Ease of doing business in Turkey only improves for construction: World Bank

Ease of doing business in Turkey only improves for construction: World Bank

Ease of doing business in Turkey only improves for construction: World Bank


Ease of doing business in Turkey has only improved over the past year in terms of acquiring construction permits, the World Bank’s Doing Business Report 2016 has revealed, noting that the ease of doing business has otherwise fallen across the board.

Turkey only registered positive development in the ease of acquiring construction permits across 10 indicators, according to the report, which was released late Oct. 27. 

Overall, Turkey regressed four points to 55th compared to last year’s report, as developing countries stepped up their pace of business-friendly reforms over the past year.

Turkey’s rank in starting a business fell by six points, in generating electricity by one point, in registering property by one point, in obtaining credit by eight points, in paying taxes by five points, in trading across borders by one point, in enforcing contracts by 19 points and in resolving insolvency by 22 points, the report said.

Meanwhile, there was no change in terms of protecting minority investors, according to the 2016 report.
Singapore remains the easiest place to do business, according to the report. The dynamic Asian city state held onto its business-friendly top ranking from last year in the “Doing Business 2016: Measuring Regulatory Quality and Efficiency” report, which covers 189 economies.

There were barely any changes in the report’s top 10, according to adjusted data using this year’s criteria for both the 2015 and 2016 rankings.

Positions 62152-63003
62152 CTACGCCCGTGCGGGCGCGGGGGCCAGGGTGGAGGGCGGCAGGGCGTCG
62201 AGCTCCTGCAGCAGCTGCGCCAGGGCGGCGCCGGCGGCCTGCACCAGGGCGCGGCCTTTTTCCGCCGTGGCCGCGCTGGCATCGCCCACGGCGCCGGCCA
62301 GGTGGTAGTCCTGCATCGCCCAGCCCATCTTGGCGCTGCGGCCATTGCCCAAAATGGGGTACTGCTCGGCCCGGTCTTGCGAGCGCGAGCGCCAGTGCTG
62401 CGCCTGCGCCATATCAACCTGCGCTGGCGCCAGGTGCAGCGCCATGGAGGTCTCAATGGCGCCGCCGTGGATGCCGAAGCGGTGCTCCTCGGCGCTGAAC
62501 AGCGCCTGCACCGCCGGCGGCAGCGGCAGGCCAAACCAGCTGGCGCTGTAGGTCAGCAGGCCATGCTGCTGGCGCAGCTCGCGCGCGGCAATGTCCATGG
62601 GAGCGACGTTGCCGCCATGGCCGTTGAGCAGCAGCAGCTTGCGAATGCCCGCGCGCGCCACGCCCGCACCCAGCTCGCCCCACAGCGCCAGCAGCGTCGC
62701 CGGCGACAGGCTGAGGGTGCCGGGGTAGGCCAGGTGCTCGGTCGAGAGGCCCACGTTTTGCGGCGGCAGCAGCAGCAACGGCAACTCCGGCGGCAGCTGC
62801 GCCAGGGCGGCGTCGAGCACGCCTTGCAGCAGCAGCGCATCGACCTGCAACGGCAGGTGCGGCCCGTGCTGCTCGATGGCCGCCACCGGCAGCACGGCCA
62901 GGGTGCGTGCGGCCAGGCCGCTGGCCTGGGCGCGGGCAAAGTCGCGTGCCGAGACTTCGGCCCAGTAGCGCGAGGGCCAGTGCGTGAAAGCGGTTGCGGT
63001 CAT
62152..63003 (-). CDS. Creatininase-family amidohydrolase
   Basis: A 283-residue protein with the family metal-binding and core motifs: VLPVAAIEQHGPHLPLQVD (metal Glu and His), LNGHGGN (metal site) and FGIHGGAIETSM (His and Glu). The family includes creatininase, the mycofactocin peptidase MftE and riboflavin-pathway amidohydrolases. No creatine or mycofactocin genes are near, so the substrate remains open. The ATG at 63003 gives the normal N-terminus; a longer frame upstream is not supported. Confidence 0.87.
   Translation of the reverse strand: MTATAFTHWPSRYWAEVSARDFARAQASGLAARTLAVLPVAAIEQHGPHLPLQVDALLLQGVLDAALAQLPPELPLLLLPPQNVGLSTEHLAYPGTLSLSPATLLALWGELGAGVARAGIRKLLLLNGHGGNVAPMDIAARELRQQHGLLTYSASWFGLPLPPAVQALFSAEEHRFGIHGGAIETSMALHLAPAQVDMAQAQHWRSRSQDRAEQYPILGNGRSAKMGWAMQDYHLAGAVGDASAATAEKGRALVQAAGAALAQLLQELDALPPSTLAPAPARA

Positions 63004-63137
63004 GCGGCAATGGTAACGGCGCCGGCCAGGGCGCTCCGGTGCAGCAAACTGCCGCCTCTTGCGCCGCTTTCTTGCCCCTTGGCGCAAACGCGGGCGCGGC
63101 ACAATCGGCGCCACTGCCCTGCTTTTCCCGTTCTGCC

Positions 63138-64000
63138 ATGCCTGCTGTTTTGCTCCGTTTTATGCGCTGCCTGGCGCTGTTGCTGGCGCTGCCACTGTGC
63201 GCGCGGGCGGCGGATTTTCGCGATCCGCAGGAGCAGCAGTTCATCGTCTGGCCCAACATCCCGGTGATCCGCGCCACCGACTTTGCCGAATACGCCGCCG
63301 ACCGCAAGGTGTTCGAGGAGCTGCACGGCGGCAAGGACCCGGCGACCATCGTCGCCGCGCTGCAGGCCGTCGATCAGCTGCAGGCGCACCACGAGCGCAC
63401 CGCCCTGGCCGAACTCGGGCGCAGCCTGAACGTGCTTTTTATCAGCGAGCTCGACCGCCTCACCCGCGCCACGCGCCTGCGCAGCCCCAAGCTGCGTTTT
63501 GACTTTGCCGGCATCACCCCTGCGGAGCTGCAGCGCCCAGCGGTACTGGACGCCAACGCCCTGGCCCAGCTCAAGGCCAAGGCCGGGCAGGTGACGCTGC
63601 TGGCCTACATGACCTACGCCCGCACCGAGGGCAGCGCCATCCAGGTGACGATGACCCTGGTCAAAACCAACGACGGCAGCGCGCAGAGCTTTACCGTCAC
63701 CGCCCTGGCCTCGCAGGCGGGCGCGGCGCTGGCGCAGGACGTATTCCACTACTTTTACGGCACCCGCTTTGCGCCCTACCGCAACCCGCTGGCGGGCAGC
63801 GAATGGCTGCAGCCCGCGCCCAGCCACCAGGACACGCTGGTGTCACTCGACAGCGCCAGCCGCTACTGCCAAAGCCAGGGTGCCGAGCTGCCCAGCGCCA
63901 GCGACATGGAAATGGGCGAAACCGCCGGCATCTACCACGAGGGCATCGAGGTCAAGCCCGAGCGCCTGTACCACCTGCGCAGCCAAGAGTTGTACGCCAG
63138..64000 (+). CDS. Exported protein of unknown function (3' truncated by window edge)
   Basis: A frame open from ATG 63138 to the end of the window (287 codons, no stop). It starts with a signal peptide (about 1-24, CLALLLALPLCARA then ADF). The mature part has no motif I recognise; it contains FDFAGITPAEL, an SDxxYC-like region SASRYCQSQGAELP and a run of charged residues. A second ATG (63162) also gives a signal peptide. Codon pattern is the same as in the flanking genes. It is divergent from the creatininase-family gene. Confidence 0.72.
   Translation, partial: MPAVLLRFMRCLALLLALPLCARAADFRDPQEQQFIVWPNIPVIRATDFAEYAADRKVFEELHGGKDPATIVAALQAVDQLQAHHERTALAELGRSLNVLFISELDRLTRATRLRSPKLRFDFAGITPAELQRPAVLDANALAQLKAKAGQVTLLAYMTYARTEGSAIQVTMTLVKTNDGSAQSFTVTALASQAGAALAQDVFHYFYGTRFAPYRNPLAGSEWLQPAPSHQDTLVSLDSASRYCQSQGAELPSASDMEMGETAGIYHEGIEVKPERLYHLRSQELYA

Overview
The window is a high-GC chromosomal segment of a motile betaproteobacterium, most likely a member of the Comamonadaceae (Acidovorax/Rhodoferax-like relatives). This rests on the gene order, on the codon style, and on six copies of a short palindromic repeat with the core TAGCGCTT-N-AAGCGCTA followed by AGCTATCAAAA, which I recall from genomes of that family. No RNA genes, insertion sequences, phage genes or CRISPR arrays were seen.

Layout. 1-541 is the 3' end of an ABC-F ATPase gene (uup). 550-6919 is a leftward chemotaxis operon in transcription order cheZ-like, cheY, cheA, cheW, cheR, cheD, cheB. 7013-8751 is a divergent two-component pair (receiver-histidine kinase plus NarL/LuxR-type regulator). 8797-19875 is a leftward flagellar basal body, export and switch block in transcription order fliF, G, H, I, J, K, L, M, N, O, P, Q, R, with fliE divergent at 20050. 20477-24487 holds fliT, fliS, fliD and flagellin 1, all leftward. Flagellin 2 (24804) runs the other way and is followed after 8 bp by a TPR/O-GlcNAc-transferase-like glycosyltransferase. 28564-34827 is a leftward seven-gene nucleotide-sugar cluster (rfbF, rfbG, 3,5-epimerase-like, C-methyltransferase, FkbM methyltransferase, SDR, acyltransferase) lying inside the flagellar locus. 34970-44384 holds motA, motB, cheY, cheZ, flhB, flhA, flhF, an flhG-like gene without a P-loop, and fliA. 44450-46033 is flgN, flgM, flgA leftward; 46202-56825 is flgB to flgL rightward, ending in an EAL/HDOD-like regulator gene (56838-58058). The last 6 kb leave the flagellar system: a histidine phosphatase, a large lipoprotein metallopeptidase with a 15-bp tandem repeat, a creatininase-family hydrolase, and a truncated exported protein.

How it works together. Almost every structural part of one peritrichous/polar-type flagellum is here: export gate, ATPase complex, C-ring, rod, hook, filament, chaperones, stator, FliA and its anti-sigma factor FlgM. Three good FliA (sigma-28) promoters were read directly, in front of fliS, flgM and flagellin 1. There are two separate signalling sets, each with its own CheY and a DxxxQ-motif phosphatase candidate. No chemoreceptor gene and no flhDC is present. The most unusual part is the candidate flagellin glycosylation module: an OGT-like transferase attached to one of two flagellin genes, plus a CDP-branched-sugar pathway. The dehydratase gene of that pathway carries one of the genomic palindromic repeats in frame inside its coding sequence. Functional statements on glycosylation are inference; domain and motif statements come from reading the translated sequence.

New Zealand remained number two, followed by Denmark (3), South Korea (4), Hong Kong (5), Britain (6) and the United States (7). Sweden moved up a notch to number eight, switching places with Norway. Finland kept its 10th place.

The world’s top 10 improvers – economies that implemented at least three reforms during the past year and moved up the rankings scale – are Costa Rica, Uganda, Kenya, Greek Cyprus, Mauritania, Uzbekistan, Kazakhstan, Jamaica, Senegal and Benin, according to the report. 

By region, Sub-Saharan Africa accounted for about 30 percent of the improved global regulatory reforms and half of the world’s top 10 improvers. Multiple reforms were also implemented in Côte d’Ivoire, Madagascar, Niger, Togo and Rwanda. The region’s highest ranked economy is Mauritius, which has a global ranking of 32.

The Europe and Central Asia region was also a major reformer during the past year, with Greek Cyprus, Uzbekistan and Kazakhstan among the world’s top 10 improvers. The region had both the largest share of economies implementing at least one reform and the largest average number of regulatory reforms per economy.

In South Asia, six of the region’s eight economies implemented a total of nine reforms – the second largest share of any region after Europe and Central Asia. Economies that implemented several reforms included India, Bhutan and Sri Lanka. The region’s highest ranked economy is Bhutan, which has a global ranking of 71, according to the report. 

Reform activity continued apace in East Asia and the Pacific, with more than half of the region’s 25 economies implementing a total of 27 reforms in the past year. The region hosts four of the top five economies in the world, including Singapore, according to the report. 

In the Middle East and North Africa, reform activity picked up slightly with 21 reforms implemented in 11 of the region’s 20 economies. Economies that undertook more than one reform included the United Arab Emirates, Morocco, Tunisia and Algeria. The UAE is the region’s highest ranked economy, with a global ranking of 31. 

Latin America and the Caribbean region had the smallest share of reforms, with less than half of the region’s 32 economies undertaking a total of 24 reforms. Costa Rica and Jamaica were among the world’s top 10 improvers, while Mexico is the region’s highest-ranked economy, with a global ranking of 38.

“It is heartening to see so many economies, particularly low-income economies and fragile states, undertaking reforms to improve the business environment for local entrepreneurs. In time, this can result in increased job creation, economic growth and greater prosperity for their people,” said Rita Ramalho, manager of the Doing Business project.